Grass-Fed and Grain-Fed Beef: A Comparison, Part One
Grass-Fed and Grain-Fed Beef: A Comparison
Part One: Feeding Cattle Grain during Finishing

By Joan Ruskamp
My husband and I run a cattle-finishing operation and raise corn, soybeans and alfalfa on our farm in Dodge, Nebraska.

Over the past few years, we have received more and more questions from consumers interested in how we feed our beef cattle and why we make the feeding choices that we do. I’d like to talk about our beef operation and how we handle grain finishing our animals.

In the beef industry the cattle that are raised for food go through three phases. In the first phase a baby calf is nourished with milk and grass until weaning. The calf then enters a growing phase. The finishing phase is the third phase, where more muscle is added.

Beef cattle operations tend to specialize in one of those three phases. Our family farm operation specializes in the finishing phase. We purchase cattle that weigh approximately 650 pounds. The cattle are placed on a nutritional program. The program starts with a ration or recipe that is higher in forage (edible grasses) and progresses over the next 6-8 months to a higher percentage of grain (corn).

Our primary concern during the six to eight months that we have the cattle is to keep them healthy and thriving. By managing the day-to-day nutritional needs of our cattle we are able to do just that. The feed is measured by weight and dispensed into the bunk (where they eat) twice a day. We also want to make sure the pen (where they sleep) conditions are comfortable. We want cattle to have sufficient space to eat, drink water, walk around, and lay down.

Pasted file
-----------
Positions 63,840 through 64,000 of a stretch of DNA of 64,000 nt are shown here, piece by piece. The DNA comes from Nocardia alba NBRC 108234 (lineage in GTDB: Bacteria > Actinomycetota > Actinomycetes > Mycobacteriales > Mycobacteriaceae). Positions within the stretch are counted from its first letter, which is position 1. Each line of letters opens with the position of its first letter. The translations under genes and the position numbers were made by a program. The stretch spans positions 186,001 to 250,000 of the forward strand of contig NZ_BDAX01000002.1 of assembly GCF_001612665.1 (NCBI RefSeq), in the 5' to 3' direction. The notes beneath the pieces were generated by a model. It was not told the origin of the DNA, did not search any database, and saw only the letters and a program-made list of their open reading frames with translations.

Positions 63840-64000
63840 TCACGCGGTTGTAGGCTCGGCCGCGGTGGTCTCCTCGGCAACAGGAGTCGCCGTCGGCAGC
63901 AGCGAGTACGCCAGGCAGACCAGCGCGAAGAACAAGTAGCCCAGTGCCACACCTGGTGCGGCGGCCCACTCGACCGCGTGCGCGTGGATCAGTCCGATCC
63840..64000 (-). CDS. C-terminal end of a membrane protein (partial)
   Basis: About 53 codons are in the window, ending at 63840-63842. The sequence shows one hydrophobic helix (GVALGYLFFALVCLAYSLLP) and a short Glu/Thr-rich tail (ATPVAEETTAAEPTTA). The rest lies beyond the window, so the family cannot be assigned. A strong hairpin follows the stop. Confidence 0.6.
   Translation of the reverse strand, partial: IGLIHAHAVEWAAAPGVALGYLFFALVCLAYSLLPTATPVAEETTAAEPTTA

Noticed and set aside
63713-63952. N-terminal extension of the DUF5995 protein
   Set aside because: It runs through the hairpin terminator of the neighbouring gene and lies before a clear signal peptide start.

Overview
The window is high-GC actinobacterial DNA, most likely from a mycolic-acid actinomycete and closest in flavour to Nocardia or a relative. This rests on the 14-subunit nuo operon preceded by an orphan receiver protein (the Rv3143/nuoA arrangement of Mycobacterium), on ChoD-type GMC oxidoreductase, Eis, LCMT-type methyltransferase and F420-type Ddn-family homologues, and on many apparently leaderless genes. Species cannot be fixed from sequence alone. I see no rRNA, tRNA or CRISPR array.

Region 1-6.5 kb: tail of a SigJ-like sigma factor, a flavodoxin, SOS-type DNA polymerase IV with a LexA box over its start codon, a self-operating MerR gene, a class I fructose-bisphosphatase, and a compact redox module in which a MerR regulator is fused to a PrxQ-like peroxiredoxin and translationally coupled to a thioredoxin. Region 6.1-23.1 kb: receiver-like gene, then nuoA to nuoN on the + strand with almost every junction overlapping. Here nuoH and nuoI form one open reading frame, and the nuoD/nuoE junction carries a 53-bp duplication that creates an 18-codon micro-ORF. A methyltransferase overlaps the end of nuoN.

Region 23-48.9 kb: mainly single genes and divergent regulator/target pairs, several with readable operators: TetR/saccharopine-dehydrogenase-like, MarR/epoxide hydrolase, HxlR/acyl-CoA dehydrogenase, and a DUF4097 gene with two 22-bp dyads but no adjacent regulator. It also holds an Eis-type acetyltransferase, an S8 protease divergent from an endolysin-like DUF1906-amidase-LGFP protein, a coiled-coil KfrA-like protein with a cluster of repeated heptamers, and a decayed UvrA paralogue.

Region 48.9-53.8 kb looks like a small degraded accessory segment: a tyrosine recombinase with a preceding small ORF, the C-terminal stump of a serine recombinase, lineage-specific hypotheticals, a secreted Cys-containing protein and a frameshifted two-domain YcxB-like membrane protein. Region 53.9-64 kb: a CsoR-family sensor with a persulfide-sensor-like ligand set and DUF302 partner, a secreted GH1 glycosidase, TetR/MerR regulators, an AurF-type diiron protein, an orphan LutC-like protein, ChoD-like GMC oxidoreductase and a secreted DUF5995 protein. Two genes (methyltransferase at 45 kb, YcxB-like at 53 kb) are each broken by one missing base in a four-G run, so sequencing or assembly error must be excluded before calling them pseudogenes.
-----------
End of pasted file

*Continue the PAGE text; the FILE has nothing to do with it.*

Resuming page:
There are generally two categories of finishing: grass-fed and grain-fed. We use primarily grain to finish our beef, for two reasons. First, consumers have demonstrated a preference for the tenderness, marbling and flavor that comes from grain-fed beef. Second, using grain allows us to source our feed locally, from other farming operations in our area. Our cost to produce a pound of beef is much less when using grain.
Grain_Fed_Common_Ground_blogOur approach to the nutrition of our cattle is very scientific. We work with a veterinarian and a nutritionist to determine the exact amount of feed and the exact ratio of nutrients that we feed to the cattle every day.

The basis of our animal feed is modified wet distiller’s grains (MWDGs), which makes up at least half of their nutritional intake. MWDGs are a by-product of producing ethanol, which comes from corn, and they are readily available in our area. Along with the MWDGs the cattle receive a blend of roughage (hay and edible grasses), corn and a mineral supplement.

At our operation, we are committed to quality care for our cattle so that we can provide high-quality beef to our customers. We utilize a scientific approach to animal welfare and animal nutrition. We also work hard to engage with curious consumers who are interested in learning more about why we do what we do.